LibreOffice takes to the cloud to challenge Google Docs


LibreOffice has announced plans to unveil an online version of its popular and free productivity suite, likely in a nod to Google Docs and Office Online.

First reported by InfoWorld, Collabora (one of the contributors to the LibreOffice project) has signed a partnership with IceWarp to construct a web based version dubbed LibreOffice Online that will be released by the end of 2015.

It will bring major improvement including the complete cross-compatibility with the offline version of LibreOffice and the ability for users to simultaneously edit documents alongside others in the same way that Google Docs, Office Online and a range of other cloud applications.

It also claims that documents will not lose any features or data no matter how many times they're exported between the offline and online versions of LibreOffice. Collabora thinks it can achieve this "by using the same rendering engine as LibreOffice desktop (via LibreOfficeKit)". In basic terms it means reusing the original LibreOffice C++ source code.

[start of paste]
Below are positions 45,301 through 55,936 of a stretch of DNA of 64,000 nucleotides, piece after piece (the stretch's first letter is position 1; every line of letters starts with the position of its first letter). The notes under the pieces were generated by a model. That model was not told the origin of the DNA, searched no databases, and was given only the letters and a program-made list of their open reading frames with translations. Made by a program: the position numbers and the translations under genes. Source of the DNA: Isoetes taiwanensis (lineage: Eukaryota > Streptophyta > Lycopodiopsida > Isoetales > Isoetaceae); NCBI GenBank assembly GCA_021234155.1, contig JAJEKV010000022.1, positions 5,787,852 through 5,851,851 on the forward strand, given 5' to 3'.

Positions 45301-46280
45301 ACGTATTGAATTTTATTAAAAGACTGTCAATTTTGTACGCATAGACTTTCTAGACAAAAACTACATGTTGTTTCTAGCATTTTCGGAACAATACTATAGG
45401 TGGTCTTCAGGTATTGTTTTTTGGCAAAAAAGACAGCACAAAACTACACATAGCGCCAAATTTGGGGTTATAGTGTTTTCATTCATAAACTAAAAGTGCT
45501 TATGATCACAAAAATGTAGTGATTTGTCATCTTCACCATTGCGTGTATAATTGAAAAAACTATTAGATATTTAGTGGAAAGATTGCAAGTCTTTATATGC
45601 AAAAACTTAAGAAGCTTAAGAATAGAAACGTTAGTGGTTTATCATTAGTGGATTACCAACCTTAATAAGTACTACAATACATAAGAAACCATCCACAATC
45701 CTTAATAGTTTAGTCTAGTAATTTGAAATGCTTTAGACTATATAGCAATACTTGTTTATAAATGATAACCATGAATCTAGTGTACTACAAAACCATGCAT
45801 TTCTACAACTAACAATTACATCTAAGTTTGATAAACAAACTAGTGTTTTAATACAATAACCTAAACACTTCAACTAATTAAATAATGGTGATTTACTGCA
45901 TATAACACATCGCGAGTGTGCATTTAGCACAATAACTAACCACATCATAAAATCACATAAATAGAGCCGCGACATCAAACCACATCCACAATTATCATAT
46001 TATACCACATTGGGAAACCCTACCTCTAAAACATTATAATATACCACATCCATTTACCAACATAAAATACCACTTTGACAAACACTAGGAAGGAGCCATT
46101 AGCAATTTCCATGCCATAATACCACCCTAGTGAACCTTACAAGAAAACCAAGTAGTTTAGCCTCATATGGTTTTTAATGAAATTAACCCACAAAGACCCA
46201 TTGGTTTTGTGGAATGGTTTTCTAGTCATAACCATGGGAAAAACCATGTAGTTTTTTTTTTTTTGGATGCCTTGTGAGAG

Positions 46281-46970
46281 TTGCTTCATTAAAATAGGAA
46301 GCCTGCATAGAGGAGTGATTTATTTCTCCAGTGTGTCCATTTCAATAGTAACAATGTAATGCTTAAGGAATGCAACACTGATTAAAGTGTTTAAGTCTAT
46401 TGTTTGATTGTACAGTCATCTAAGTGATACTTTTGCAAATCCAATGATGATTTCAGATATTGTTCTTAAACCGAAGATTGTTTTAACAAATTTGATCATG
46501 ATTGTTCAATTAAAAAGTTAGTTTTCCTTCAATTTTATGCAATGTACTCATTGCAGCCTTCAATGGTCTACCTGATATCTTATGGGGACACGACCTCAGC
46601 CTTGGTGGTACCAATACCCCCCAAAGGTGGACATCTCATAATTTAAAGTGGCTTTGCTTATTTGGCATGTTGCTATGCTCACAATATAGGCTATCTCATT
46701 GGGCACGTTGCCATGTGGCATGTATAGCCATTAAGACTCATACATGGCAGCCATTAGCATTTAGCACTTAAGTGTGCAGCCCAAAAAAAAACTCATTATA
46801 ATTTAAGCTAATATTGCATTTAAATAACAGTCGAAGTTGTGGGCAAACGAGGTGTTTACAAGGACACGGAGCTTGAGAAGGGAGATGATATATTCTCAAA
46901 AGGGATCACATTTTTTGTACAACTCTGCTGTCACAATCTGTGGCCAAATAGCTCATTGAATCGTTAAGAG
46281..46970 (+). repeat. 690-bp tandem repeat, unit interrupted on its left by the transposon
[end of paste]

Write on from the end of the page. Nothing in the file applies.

LibreOffice Online won't come fully featured set right off-the-bat. Instead, it will be closer to LibreOffice Editor for Android, which offers a smaller a subset of the features available in desktop versions. There's no time frame on when new features will be added, however, simultaneous editing is expected to be built-in from the start.

What will it cost?

When it comes to price of the new solution, IceWarp's senior marketing associate Michael Filip stated that "IceWarp will be able to offer a highly cost-effective alternative to Office 365 or Google Apps."

Google Docs is of course free, whereas Office 365 Personal runs at £5.99 ($6.99, or AU$9.00) per month for a single user account that includes 1TB of cloud storage. LibreOffice Online is expected to fall in between these two offerings